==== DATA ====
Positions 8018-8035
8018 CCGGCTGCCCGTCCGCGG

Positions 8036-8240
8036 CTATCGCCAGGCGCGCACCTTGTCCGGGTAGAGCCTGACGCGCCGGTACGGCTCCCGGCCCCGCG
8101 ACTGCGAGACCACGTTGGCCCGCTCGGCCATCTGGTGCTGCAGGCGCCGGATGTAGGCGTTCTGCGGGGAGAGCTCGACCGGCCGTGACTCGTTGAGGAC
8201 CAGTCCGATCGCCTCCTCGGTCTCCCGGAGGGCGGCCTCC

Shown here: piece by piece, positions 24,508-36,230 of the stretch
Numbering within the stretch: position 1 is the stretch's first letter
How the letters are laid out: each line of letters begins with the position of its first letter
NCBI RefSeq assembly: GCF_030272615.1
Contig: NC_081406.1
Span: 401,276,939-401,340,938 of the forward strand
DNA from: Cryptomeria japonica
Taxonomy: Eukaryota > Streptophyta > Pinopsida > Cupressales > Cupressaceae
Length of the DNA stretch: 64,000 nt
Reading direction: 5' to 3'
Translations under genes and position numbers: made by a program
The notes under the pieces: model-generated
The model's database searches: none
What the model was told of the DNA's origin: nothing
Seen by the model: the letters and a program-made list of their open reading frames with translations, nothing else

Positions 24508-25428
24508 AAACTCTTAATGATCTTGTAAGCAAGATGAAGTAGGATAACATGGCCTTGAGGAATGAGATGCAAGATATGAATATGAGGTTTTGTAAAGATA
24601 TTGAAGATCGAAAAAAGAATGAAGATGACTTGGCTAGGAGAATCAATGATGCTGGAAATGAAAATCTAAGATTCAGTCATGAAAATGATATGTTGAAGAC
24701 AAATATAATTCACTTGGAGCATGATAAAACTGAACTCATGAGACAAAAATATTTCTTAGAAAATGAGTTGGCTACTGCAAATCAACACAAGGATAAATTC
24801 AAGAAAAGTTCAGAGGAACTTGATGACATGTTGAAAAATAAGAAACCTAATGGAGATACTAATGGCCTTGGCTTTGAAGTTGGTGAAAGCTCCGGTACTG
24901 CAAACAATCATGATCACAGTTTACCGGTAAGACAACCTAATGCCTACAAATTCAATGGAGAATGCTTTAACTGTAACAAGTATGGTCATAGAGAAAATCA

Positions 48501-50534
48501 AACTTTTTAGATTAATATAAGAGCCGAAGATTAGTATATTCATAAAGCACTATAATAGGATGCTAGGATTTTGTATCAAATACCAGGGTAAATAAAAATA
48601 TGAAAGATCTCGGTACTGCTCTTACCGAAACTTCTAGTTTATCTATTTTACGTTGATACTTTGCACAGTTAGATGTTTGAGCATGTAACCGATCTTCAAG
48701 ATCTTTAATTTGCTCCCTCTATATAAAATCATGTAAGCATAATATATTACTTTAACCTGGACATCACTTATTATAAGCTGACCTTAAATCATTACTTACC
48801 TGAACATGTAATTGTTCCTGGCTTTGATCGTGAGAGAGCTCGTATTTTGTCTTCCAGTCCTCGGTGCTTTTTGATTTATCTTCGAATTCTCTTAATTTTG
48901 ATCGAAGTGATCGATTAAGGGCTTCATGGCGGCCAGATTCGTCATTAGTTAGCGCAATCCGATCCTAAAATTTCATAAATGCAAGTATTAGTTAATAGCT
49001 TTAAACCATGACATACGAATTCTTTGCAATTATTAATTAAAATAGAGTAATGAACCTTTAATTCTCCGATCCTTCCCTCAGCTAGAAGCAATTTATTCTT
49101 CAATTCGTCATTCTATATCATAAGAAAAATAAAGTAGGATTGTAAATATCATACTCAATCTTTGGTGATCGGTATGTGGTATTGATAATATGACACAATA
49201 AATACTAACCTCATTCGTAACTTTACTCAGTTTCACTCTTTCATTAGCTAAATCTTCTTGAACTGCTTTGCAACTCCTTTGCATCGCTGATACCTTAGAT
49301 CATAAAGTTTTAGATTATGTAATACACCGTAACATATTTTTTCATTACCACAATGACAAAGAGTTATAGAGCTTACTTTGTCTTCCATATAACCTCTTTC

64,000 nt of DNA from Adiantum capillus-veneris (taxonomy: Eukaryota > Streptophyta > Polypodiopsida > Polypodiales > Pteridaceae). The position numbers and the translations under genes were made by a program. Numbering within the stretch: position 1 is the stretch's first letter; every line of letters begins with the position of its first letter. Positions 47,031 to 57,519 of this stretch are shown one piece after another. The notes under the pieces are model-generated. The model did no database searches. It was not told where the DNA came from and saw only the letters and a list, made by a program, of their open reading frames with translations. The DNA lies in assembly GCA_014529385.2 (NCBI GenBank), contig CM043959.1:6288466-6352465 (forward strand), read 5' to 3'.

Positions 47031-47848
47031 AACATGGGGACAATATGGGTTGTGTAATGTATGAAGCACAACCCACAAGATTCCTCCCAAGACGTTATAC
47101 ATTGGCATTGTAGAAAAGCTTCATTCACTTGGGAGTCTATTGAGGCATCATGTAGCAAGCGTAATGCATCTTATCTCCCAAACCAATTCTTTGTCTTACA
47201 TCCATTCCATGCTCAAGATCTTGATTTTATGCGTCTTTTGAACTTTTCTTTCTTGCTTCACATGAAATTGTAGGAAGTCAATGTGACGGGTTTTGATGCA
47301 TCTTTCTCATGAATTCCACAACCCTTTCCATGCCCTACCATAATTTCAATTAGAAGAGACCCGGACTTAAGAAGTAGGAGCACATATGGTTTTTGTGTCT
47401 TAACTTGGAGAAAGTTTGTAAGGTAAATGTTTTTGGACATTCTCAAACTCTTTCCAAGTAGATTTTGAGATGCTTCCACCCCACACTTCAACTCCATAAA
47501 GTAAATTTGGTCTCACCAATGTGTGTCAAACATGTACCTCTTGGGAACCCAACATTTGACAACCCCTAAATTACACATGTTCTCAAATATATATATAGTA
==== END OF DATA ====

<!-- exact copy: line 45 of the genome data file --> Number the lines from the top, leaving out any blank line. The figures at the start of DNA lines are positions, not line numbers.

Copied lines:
47501 GTAAATTTGGTCTCACCAATGTGTGTCAAACATGTACCTCTTGGGAACCCAACATTTGACAACCCCTAAATTACACATGTTCTCAAATATATATATAGTA